Good, clean, fair—and solar. The Cuban experience shows how producing food with renewable energy sources and without possible fuels can be possible.
Food is at the center of the life of people, the only animals who cook their food. In Mark Twain’s words, “Man is the only animal who eats without being hungry, drinks without being thirsty and speaks without having anything to say.” Food is so fundamental for our lives and cultures that we all ought to have enough of it, sustainably produced.
What sort of energy is used to produce food?
We need and demand food every day, but we often don’t think about some of the aspects associated with it, such as the energy with which it is produced. De facto, energy takes a back seat in debates about the agricultural and food system, yet the word “sustainability” is on many policymakers’ lips. Most of our energy needs are met by fossil and nuclear fuels, and we are thus dependent on a system that is anything but sustainable, a system that is one of the main culprits for climate change. The connection between energy and food is evident, as is the connection between these two elements and real power. The people who dominate access to food and energy sources are, in fact, the people with power.
The scenario we have outlined can be changed by democratizing the use of renewable energy sources and subsidizing solar devices and technologies. Food sovereignty inevitably means adopting the principles of permaculture and agroecology (in family and cooperative contexts), while energy independence can be achieved only by recourse to renewable sources of energy in a context of sustainable development.
In this sense, the idea of creating communities whose members pledge to produce good, clean and fair food is helpful, but it’s not enough on its own. We also have to foster the creation of energy self-sufficient communities, starting with renewable sources. After the UN decreed 2014 the International Year of Family Farming, we now have to push for an International Year of Family Energy to promote renewable sources, including thermal solar, photovoltaic solar, wind, hydroelectric and biomass.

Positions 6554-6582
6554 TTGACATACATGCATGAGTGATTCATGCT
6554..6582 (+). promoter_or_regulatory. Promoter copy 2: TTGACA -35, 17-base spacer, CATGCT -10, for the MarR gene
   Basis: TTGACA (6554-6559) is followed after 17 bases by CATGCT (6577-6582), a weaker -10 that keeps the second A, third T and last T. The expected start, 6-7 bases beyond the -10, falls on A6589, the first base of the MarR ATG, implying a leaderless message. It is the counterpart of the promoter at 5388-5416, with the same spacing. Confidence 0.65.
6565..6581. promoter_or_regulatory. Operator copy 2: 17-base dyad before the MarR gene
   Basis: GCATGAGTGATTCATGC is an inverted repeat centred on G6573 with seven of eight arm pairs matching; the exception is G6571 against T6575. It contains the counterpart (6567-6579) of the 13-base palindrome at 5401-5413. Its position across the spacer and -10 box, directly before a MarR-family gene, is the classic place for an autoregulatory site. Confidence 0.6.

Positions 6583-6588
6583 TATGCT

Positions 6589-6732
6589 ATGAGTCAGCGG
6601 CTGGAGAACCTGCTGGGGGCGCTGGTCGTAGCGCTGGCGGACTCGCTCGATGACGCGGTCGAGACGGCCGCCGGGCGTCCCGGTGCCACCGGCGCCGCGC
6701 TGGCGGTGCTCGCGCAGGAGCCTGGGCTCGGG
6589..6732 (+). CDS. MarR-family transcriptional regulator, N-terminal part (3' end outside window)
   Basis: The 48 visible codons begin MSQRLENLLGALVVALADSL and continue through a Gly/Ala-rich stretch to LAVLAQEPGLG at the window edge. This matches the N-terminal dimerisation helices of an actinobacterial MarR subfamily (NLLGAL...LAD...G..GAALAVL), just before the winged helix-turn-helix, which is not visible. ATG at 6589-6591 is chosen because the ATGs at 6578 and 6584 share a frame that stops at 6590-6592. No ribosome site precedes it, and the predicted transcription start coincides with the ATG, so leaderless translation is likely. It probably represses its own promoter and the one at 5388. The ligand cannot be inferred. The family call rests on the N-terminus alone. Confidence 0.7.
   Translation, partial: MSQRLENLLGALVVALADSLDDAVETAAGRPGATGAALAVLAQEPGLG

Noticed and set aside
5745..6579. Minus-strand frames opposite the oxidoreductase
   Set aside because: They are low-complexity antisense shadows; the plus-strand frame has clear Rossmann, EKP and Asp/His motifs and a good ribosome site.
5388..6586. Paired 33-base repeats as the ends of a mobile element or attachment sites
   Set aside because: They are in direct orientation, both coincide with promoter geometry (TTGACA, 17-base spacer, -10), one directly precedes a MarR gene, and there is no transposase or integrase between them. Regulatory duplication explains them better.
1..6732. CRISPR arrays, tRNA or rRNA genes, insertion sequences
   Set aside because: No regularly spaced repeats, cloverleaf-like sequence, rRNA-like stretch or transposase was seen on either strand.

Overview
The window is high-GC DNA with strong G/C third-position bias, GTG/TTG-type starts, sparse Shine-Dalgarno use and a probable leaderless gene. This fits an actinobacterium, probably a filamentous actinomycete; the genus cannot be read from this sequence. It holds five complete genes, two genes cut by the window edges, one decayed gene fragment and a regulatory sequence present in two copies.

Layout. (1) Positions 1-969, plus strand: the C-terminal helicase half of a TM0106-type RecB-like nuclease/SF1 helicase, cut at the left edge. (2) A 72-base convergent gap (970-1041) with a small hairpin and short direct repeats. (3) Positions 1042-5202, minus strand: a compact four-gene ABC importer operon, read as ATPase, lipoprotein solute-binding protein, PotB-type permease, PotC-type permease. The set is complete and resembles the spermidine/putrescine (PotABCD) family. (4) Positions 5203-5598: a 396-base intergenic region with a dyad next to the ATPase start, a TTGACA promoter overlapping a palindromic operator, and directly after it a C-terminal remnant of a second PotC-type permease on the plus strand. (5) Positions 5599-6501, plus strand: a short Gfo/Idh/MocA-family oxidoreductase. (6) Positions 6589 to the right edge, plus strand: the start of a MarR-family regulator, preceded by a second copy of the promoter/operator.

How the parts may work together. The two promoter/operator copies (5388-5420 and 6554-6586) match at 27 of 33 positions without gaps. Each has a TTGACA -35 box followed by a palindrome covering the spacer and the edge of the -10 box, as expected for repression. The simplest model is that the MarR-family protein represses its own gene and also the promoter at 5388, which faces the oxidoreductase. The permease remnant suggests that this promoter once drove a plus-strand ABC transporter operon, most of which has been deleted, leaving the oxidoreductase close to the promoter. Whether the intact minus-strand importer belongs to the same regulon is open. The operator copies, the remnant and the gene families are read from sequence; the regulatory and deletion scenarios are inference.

The Cuban Farm Experience
In Cuba, the target of good, clean, fair and solar food is now becoming reality: the examples of two farms 20 kilometers outside of Havana, Finca del Medio and Finca Marta, demonstrate how it is possible to produce food using exclusively clean and renewable energy sources. The farms generate most of the energy they need with biogas digesters, windmills, hydraulic jacks, photovoltaic pumping systems and other appropriate technologies. At the same time, they have achieved food self-sufficiency, producing high-quality ecological food for the families that live and work on them, as well as for an increasing number of outside consumers. Finca del Medio has now also become a school of agroecology and is visited by thousands of people every year, while Finca Marta has launched an organic food distribution network in Havana involving all the city’s leading paladares. The two farms are paradigms not only for Cuba but also for the world.
In Patria es humanidad, the Cuban national hero José Martí says that man needs a new culture resting on the following foundations: a change in energy structure, access to education with equal opportunities, food security for everyone based on ecological agriculture, the adoption of a preventive health system including traditional wisdom, the right to a full life in harmony with natural processes, the strengthening of interpersonal relationships and relationships between peoples based on ethics and love guided by solidarity. We can’t claim to have good, clean and fair food until we have changed the energy matrix that produces it. And it will be “solar” food when it is produced by renewable sources.
This article is taken from the Slow Food Almanac 2016, available here.